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Blood. 2000 Dec 1;96(12):3779-85.

End-linked homodimers in fibrinogen Osaka VI with a B beta-chain extension lead to fragile clot structure.

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  • 1Center for Molecular Medicine, Jichi Medical School, Tochigi, Japan.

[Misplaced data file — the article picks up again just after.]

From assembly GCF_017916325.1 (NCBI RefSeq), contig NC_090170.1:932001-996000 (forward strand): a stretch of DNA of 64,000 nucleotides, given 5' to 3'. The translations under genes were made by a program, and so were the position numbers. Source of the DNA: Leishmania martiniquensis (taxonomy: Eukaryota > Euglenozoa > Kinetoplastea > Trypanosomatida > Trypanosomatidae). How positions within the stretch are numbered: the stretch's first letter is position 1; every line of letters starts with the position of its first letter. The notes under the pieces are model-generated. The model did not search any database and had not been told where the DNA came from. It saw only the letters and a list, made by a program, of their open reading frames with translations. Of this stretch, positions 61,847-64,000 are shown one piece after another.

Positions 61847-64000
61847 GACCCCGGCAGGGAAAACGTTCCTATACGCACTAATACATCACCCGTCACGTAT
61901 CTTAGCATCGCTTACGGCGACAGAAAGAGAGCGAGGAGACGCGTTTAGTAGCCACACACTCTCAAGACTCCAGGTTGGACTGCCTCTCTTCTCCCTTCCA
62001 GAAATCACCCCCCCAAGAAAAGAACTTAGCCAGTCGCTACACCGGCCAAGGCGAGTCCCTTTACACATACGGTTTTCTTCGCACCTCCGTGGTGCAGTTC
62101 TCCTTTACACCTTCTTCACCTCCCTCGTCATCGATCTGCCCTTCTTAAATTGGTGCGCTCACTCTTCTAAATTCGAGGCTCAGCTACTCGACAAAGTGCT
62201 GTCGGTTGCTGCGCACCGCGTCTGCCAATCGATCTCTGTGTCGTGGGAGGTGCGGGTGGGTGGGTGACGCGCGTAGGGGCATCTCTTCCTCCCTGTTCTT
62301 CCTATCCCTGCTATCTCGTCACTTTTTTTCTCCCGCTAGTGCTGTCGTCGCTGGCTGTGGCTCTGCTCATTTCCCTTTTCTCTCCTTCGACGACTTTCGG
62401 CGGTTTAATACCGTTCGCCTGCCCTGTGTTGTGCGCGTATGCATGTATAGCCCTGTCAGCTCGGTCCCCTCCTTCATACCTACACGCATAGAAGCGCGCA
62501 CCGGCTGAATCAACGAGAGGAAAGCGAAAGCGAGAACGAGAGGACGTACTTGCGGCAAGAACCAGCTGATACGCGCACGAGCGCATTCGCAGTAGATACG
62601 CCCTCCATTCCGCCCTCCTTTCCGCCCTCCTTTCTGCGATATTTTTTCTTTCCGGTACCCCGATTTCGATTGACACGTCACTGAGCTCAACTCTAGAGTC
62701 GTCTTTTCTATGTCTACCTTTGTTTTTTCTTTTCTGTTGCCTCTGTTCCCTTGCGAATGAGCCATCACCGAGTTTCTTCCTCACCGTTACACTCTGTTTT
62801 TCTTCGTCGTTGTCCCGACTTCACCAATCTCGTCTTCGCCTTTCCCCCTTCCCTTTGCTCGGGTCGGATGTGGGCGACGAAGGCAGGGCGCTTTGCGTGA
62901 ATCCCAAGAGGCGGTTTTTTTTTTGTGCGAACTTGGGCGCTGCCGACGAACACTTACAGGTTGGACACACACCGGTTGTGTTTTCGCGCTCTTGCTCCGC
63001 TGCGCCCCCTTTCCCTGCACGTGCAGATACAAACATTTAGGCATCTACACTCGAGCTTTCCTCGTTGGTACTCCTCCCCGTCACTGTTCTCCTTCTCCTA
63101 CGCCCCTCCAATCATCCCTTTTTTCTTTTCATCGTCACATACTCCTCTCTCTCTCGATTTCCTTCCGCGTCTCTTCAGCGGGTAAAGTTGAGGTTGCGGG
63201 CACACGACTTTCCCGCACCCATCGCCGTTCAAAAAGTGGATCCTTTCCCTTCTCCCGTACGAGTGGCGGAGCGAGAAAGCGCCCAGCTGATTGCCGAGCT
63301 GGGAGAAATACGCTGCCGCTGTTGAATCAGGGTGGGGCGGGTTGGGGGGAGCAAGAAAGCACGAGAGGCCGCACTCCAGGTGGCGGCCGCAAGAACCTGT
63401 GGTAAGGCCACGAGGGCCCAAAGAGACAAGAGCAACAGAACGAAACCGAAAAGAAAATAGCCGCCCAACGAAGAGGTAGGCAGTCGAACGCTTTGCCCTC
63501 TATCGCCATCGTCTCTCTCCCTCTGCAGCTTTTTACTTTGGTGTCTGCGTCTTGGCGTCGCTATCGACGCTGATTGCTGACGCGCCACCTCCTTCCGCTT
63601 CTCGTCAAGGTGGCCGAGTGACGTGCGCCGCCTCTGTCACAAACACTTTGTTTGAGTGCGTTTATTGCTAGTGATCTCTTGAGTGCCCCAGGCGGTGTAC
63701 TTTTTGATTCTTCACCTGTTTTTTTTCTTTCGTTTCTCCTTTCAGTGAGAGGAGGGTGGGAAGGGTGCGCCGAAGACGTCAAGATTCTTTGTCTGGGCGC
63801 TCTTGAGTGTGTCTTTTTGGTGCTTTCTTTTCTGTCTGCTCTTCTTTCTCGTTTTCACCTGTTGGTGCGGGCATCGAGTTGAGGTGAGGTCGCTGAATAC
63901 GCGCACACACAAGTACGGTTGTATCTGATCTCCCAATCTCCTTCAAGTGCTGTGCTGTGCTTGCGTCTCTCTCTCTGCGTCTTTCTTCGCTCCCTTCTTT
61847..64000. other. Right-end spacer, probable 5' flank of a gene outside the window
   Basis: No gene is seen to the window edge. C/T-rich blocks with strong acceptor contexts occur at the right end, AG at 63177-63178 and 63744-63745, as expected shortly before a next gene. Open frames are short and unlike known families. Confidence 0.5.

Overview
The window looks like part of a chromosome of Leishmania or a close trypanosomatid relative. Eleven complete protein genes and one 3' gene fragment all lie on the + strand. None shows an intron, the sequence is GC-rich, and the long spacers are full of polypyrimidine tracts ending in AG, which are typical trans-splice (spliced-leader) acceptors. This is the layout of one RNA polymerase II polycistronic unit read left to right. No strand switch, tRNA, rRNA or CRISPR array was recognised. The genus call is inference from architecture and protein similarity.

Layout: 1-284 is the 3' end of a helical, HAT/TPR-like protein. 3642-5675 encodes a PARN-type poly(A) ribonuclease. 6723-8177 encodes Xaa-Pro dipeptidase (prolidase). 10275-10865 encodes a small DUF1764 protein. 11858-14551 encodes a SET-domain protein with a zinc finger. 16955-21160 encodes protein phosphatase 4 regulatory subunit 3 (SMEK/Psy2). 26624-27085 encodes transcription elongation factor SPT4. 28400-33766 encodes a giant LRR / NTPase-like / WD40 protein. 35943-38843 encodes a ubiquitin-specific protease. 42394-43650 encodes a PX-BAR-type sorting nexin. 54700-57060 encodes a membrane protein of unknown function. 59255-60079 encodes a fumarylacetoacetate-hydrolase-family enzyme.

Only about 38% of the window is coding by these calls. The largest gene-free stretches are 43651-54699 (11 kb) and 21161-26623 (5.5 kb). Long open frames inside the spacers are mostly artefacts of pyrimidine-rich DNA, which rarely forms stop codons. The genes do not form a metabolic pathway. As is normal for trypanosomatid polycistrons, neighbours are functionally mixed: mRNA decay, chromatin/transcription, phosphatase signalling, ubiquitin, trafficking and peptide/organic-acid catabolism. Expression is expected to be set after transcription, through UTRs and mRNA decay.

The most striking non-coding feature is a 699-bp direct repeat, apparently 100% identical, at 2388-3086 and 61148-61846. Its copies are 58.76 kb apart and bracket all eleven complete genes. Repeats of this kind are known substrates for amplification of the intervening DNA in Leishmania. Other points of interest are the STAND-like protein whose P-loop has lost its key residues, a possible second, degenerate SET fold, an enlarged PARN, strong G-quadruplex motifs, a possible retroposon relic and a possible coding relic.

The authors have identified a 12-residue carboxyl-terminal extension of Lys-Ser-Pro-Met-Arg-Arg-Phe-Leu-Leu-Phe-Cys-Met in a dysfibrinogen derived from a woman heterozygotic for this abnormality and associated with severe bleeding. This extension is due to a T-to-A mutation that creates AAG encoding Lys at the stop (TAG) codon, thus translating 36 base pairs in the noncoding region of the Bbeta gene. The extra Cys residues appear to be involved in 1 or 2 disulfide bonds between 2 adjacent abnormal fibrinogen molecules, forming a fibrinogen homodimer as indicated by sodium dodecyl sulfate-polyacrylamide gel electrophoresis. Indeed, about half of the fibrinogen molecules exist as end-linked dimers oriented in parallel or with an angle, as observed by transmission electron microscopy. These end-linked dimers may well alter the conformations of D and DD regions on fibrin assembly, leading to increased fiber branching at their sites in the growing protofibrils. By scanning electron microscopy, the Osaka VI fibrin network appears to have a lacelike structure composed of highly branched, thinner fibers than the normal fibrin architecture. Such fibrin networks may be easily damaged to form large pores when fluids are allowed to pass through the gels. The fragility of Osaka VI fibrin clots, further confirmed by permeation and compaction studies, may account for the massive bleeding observed in this patient. (Blood. 2000;96:3779-3785)

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